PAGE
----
After some years of casual study, I conclude that the sources I have used are faithful to the whole counsel of God and that this paper is worthy of your consideration.. I contend that a great many Christians are supporting a Zionist regime because they assume that Dispensationalism, the popular eschatology of our time, is the only option.
If this is your position, you will for certain have come under pressure to support Zionism which lays aside all the Christian principles you have learned in the Sermon on the Mount for policies that are nothing short of “Apartheid” toward the Palestinians. I urge you therefore to carefully re-consider the matter so that your support is properly placed in the cause of justice and mercy.
Sincerely, Philip Jarman voyageur@voyageur.co.cr 8 February 2014

References
1- Abraham’s Four Seeds – John G. Reisinger http://www.amazon.com/Abrahams-Four-Seeds-John-Reisinger/dp/0966084543/ref=sr_1_1?s=books&ie=UTF8&qid=1390963079&sr=1-1&keywords=abraham%27s+four+seeds
2. The Momentous Event – W.J. Grier
http://www.amazon.com/Momentous-Event-W-J-Grier/dp/0851510205/ref=sr_1_1?s=books&ie=UTF8&qid=1390963244&sr=1-1&keywords=W.J+grier+The+momentous+event
3. Sermons on Romans 11 – Martyn Lloyd Jones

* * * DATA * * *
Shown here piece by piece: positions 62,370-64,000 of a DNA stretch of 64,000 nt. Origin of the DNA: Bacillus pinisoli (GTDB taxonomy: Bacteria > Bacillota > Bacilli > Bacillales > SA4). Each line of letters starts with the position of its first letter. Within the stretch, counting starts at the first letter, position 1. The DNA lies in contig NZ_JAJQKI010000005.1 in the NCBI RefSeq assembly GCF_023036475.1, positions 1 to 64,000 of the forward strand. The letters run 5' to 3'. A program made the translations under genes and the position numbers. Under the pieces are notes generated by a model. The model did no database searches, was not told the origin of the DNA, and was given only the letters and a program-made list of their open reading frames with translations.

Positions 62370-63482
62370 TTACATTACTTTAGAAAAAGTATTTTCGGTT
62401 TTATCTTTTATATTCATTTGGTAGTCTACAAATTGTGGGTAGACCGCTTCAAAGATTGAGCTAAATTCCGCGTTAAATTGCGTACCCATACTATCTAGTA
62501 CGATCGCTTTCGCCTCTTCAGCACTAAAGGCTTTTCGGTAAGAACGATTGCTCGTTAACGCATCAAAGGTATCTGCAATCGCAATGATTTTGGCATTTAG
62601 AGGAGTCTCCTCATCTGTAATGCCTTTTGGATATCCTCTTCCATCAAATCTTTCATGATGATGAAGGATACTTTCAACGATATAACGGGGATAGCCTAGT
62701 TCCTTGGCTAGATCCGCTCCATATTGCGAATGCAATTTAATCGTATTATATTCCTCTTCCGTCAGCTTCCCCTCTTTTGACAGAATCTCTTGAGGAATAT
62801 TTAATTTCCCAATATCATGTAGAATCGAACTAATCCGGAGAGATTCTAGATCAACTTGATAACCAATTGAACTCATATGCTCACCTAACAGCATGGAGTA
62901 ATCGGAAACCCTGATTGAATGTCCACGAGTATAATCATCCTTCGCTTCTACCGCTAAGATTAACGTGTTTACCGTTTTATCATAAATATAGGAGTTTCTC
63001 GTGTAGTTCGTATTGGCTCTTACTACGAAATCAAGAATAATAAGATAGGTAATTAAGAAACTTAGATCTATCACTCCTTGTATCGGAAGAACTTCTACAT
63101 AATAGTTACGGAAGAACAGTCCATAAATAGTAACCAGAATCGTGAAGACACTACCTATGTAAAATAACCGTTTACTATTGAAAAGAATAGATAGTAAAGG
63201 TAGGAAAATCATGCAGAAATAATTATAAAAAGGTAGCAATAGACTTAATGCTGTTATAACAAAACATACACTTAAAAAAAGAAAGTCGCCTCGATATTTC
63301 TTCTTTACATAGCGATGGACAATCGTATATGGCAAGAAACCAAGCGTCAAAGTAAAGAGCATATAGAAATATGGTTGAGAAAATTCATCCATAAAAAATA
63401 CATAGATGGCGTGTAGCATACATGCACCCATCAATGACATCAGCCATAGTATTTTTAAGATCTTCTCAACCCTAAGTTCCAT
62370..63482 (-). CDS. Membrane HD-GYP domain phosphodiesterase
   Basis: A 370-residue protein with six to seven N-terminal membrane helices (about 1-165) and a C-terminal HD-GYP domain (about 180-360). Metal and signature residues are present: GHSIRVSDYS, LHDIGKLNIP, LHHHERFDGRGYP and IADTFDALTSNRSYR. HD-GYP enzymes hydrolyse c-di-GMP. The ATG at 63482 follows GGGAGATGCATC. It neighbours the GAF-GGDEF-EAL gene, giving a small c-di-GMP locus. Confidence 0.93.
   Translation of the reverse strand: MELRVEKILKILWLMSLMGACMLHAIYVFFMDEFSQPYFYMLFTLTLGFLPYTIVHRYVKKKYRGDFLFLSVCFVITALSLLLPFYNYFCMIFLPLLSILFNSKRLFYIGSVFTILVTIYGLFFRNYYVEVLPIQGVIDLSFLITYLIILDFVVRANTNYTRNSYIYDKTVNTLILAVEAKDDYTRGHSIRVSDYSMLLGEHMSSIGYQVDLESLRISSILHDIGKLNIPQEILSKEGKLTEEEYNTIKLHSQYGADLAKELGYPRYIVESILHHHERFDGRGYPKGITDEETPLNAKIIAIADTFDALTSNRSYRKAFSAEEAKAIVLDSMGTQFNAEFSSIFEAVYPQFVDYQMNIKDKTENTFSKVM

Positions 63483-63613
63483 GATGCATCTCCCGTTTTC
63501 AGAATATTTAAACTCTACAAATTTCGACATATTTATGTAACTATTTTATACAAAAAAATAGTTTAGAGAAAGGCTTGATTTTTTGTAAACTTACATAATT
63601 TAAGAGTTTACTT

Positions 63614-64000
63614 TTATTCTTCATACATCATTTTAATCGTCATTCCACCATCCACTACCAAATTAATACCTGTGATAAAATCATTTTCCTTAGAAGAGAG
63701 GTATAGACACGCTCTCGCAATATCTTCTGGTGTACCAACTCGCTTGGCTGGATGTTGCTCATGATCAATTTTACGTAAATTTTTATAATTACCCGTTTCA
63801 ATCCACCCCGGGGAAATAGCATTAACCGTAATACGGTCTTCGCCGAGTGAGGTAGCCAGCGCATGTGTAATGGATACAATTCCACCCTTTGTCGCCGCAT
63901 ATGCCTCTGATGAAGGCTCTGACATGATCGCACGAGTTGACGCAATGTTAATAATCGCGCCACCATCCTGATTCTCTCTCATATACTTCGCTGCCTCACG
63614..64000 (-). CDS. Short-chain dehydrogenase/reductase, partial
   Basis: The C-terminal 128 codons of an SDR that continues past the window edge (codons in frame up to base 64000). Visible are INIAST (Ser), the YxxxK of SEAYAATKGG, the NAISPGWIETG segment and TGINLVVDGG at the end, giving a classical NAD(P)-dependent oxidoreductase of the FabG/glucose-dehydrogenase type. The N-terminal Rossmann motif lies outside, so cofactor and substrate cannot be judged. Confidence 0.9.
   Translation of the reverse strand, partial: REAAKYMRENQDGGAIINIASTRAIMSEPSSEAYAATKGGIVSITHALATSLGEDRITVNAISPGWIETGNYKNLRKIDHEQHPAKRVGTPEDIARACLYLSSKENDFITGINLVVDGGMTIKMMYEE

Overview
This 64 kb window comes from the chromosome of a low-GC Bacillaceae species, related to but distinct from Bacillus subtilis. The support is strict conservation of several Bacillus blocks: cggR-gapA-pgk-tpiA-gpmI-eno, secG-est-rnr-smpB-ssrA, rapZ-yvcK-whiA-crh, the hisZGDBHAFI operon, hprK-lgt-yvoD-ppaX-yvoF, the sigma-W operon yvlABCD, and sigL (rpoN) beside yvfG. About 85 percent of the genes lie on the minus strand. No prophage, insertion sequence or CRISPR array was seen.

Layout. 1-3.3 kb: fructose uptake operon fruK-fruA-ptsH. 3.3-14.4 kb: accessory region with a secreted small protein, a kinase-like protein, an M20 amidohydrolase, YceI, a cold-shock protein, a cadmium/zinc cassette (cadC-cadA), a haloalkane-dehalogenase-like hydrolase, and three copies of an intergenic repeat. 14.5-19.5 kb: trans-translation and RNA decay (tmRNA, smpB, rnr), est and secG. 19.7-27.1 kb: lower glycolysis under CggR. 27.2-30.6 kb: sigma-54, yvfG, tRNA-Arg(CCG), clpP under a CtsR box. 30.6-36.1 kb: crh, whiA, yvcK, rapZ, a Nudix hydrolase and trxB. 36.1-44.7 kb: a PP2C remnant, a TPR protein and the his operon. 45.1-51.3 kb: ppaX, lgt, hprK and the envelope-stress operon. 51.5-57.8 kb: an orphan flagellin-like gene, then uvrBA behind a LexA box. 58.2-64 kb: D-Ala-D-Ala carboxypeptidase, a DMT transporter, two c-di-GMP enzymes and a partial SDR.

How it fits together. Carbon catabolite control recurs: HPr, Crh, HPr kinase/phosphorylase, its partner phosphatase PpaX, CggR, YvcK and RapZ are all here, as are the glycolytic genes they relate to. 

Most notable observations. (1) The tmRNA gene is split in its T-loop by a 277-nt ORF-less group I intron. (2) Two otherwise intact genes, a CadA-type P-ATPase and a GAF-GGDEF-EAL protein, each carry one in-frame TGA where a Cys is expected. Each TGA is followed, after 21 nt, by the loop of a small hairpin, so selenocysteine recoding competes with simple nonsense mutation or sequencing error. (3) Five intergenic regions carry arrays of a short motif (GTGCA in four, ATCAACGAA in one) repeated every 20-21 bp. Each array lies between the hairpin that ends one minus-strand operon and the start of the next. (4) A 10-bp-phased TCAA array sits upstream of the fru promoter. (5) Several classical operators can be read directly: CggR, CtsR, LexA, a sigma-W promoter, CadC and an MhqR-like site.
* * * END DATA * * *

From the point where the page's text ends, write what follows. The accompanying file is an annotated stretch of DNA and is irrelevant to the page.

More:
http://www.mljtrust.org/search/?q=romans+11

Without doubt, the present nation of Israel, reconstituted in Palestine, by a unilateral United Nations decree dated at sundown 14 May 1948, has been responsible for disturbing years of peaceful coexistence between Jew and Muslim in the land . Wherever there is controversy, books and articles follow passionately written from differing points of view each seeking to explain or justify one side or the other. This is doubly so in this case because the arbitrary decision to insert a nation called Israel into an already settled Palestine was pre-loaded with religious implications for three of the world’s major religions – Judaism, Islam and Christianity.

The purpose then of this paper is to republish the historical Biblical interpretation of God’s promises to Abraham, which if graciously received, will bring a correct perspective to Christians who want to do the right thing by the Jewish people and to also promote peace in a troubled area of the world.